Capacity assessment and actions

The design of the survey implementation took into account mechanisms for knowledge transfer to in-country WFP programme staff and/or local counterparts. The pilot coverage assessments were planned in such a way that those involved were trained on-the-job and additional training and mentoring support were provided during the course of the assessment, through structured training sessions, training guides and documents and through online resources.

It should be noted that there was no expectation that by the end of the process participants would have been able to conduct coverage assessments by themselves as proficiency in the methods would take more time for training and gaining of experience. The main aim of this capacity-building process, therefore, was to have participants become familiar with the steps to be taken, the skills required and the how-to guides and resources available for conducting the specific type of coverage assessment implemented in the respective country programmes. This familiarity would then enable the participants to make a self-assessment of their skill sets and identify those on which they would need further mentoring and support.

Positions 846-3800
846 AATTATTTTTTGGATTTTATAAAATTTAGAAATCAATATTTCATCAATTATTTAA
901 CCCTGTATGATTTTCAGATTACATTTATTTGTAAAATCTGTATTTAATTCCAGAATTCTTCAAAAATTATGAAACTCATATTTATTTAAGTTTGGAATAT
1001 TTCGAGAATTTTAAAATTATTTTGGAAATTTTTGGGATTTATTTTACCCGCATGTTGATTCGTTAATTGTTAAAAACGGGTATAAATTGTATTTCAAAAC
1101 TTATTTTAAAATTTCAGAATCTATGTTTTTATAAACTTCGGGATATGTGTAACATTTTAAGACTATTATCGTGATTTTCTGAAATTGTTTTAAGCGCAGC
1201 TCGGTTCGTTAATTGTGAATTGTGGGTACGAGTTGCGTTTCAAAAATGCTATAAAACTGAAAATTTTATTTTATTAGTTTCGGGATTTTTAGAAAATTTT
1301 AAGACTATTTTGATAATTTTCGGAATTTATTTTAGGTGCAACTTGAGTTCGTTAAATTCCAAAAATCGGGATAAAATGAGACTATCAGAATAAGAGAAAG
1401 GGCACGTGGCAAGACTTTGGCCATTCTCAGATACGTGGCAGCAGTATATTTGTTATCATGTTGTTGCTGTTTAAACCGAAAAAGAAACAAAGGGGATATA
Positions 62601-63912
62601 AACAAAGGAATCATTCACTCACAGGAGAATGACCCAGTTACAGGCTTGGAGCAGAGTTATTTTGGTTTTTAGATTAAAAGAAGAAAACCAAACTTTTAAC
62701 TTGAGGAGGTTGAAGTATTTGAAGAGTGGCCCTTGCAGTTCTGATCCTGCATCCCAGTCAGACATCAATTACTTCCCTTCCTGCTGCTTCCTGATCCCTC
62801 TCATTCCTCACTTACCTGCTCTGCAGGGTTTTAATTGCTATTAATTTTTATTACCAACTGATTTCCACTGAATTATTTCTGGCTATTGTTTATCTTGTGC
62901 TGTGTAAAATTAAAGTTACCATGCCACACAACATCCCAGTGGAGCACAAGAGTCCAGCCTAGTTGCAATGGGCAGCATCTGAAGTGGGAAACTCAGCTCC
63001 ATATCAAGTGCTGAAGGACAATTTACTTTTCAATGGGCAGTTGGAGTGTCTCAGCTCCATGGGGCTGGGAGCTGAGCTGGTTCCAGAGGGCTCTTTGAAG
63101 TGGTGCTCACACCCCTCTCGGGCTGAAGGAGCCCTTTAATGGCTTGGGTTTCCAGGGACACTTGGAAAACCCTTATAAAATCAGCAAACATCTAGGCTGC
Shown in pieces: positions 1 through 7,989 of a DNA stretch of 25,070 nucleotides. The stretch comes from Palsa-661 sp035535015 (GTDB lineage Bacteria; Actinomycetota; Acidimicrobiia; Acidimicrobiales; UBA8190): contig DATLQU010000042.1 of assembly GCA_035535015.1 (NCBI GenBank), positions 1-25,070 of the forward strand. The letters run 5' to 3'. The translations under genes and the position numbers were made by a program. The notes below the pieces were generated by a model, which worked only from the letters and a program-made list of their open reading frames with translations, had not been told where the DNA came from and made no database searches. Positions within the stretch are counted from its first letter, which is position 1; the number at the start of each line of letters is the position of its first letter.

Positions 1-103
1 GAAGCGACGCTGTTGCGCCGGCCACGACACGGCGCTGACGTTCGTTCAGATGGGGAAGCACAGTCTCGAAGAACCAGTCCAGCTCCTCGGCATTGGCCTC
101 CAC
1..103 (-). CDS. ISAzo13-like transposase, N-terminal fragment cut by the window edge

To support this self-assessment, a training allocation form was formulated. This form was initially filled out by the survey technician from Valid International who provided the on-the-job training, by specifying the various knowledge and skill sets that were covered during the pilots, identifying those who had participated and then commenting on the level of capacity reached at the end of the process. The form was then given to the respective staff / participants as a form of feedback, and they were given the opportunity to make their own self-assessment regarding the mentorship they had received and the additional new and/or refresher training they needed based on the list of knowledge and skills sets identified. This feedback from participants then served as the basis for further support and mentorship provided by the Valid International survey technicians.